Bridge Limo Fire: Group Headed for Bridal Shower Before Fire Took Five Lives

The dead and injured passengers in a limousine fire on the San Mateo Bridge were all women in their 30s and 40s traveling from Alameda to Foster City, authorities said.

The women killed Saturday night in a limousine fire on the San Mateo Bridge were traveling from Alameda to a bridal shower in Foster City, said the parents of one of the injured women.

While authorities said Sunday that the names of the five women killed in the fire would not be released until Monday or Tuesday, the San Francisco Chronicle reported that among the fatalities was Neriza Fojas, the bride and a nurse at a hospital in Fresno.

A survivor, Mary Grace Guardiano, 42, was expected home Sunday afternoon after being injured and hospitalized, Rosita and Santos Guardiano of Alameda told Patch. The Guardianos were on their way to Sunday Mass, which their daughter usually attends with them, they said.

Mary Grace Guardiano is a nurse at Crown Bay Nursing and Residential Center, according to her mother. 

The Chronicle reports that the bride, Fojas, was married in the United States and planned a celebration and ceremony next month in the Philippines. An earlier comment on NBCBayArea about a wedding scheduled for June 3 has since been deleted.

At The Clubhouse Bistro, which is in the Crowne Plaza Foster City, people around the hotel were talking about the limo fire and speculating that the victims "must have been coming here because there really isn't anything else in Foster City," according to a hotel operator. The Chronicle has reported that the bride's husband was staying at the Crowne Plaza.

The California Highway Patrol is investigating the incident, which was captured by a passerby who posted an image on Twitter of the rear of the white Lincoln Town Car engulfed in flames. The Associated Press posted a one-minute video of the aftermath.

The owner of the Limo Stop, which operates the limousine that was involved, told the San Jose Mercury News that the company is cooperating with the CHP.

Officers responded to a report of a fire that broke out about 10 p.m. Saturday in in the third lane of westbound state Highway 92 at the bridge's decline, just east of Foster City, Officer Art Montiel said.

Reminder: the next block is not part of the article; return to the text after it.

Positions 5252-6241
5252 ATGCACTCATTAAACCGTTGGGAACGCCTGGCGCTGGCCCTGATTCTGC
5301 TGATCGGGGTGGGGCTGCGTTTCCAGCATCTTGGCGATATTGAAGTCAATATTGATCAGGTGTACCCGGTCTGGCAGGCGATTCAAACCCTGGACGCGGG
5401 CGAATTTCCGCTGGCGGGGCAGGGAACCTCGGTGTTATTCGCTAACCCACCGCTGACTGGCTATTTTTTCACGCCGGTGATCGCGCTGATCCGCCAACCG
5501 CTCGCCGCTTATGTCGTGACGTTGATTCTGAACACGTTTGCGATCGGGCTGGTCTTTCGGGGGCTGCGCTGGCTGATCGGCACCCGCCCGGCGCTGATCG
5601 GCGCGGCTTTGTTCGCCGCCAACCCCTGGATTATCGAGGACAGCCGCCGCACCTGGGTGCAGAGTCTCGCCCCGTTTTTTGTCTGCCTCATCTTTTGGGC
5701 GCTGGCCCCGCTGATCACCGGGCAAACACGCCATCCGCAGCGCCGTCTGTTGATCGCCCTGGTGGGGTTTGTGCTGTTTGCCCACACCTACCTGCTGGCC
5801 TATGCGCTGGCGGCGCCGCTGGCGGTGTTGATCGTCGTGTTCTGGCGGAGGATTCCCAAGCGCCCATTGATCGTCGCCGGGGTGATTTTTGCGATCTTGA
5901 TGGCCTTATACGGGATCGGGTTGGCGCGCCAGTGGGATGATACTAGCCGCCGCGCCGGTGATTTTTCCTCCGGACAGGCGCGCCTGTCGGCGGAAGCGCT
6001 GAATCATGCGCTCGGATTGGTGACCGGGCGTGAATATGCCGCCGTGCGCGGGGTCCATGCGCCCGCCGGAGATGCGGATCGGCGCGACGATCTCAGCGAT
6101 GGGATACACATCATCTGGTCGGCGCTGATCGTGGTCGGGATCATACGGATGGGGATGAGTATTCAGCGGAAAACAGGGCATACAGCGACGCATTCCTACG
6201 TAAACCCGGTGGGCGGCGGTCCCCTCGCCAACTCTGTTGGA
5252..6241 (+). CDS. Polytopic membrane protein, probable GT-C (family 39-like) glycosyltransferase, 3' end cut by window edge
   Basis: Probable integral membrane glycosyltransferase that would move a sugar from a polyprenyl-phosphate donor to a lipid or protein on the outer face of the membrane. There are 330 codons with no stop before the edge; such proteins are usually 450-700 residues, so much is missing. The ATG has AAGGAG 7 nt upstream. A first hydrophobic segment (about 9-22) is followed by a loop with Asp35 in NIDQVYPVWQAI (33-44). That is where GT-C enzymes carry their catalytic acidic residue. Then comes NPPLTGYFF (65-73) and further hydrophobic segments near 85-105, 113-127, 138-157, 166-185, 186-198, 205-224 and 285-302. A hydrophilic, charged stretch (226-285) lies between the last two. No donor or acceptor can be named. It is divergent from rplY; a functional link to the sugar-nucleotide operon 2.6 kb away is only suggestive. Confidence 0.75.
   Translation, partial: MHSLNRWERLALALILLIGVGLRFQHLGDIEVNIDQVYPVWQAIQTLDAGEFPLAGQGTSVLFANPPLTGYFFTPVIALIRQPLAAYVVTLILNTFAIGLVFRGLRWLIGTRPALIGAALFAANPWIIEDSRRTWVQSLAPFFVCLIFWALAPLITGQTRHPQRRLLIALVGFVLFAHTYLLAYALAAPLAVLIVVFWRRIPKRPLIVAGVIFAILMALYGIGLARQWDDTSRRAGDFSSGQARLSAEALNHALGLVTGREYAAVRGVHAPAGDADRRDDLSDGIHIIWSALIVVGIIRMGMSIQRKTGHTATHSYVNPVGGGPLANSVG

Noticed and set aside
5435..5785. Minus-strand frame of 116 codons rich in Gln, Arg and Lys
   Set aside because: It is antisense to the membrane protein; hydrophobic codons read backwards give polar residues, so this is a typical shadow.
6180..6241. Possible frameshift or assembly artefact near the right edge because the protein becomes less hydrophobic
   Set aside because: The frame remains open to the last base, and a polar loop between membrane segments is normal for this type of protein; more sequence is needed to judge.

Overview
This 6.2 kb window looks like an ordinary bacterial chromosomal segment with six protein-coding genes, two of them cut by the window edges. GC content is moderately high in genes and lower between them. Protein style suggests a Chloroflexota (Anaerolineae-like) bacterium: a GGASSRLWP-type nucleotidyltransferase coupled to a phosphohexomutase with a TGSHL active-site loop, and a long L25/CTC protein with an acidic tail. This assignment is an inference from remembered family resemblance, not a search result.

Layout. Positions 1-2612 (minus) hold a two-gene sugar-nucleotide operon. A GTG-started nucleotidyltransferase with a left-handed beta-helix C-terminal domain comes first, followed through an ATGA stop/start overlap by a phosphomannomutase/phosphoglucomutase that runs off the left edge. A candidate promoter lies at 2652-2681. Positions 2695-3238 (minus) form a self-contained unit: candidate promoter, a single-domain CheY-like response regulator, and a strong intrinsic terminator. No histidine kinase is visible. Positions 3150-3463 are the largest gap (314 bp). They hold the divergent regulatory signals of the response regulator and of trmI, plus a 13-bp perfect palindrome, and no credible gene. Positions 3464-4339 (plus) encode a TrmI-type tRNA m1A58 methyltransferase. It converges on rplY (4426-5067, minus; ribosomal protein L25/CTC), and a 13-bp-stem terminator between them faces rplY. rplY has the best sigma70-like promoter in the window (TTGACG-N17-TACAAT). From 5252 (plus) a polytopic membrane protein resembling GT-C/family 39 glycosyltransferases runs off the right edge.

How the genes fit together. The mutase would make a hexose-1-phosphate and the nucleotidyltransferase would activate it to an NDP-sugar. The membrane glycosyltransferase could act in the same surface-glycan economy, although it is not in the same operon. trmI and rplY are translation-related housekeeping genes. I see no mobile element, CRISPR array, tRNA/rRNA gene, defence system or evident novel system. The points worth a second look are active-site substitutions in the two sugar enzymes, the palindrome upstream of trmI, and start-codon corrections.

Upon noticing the fire, the driver of the limo stopped the car and got out, and was uninjured, Montiel said.

There were nine passengers in the limo, Montiel said. The four injured passengers were transported to hospitals — two to Valley Medical Center, two to Stanford Hospital and Clinics — to be treated for smoke inhalation and burns, he said.

Montiel said all the passengers in the limo were women going from Alameda to Foster City. The survivors included the driver Orville Brown, 46, of San Jose, who was uninjured; and passengers Jasmine Desguia, 34, of San Jose; Mary G. Guardiano, 42, of Alameda; Nelia Arrellano, 36, of Oakland; and Amalia Loyola, 48, of San Leandro, the Tribune reported. The four women suffered moderate injuries.

The cause of the fire, and where it originated, was unknown, Montiel said, but the limo was the only car involved in the fire.

A Sig-alert was issued at 10:28 p.m. Saturday when the CHP closed all westbound lanes, Montiel said. All lanes were closed for about 45 minutes, he said. 

Patch editors Alex Gronke and Bea Kearnes and Bay City News Service contributed to this report.

Ari Soglin May 07, 2013 at 01:36 AM
We still know very little about the cause of the fire. And while it's still unclear exactly why the victims couldn't escape, we have learned that this model limousine has two passenger doors at the rear of the vehicle and none in front. We don't know whether the vehicle had any window emergency exits, and we've asked state officials whether any are required. This article explores these questions: http://alameda.patch.com/articles/experts-ponder-what-trapped-the-limo-victims. And we'll keep trying to get answers in the coming days and weeks.
Trevor Tooze May 07, 2013 at 04:25 AM
To the Patch, Why don't you leave these "big" stories to the mainstream media. Personally, I turn to Patch for local news that they don't generally want to give us. If local people were involved, then it would make some sense, otherwise it creates a sounding board.
Terry May 07, 2013 at 02:44 PM
None of the passengers were from Livermore. The driver was not from Livermore. Limo company was not from Livermore. This is not I repeat this is not a Livermore patch qualifiequalified story. The patch concept of having local news with local advertisements has been violated by this limousine story on a San Mateo Bridge.
Marga Lacabe May 07, 2013 at 03:24 PM
Steve, surprising you didn't notice that that model is long dead. It just wasn't financially viable.


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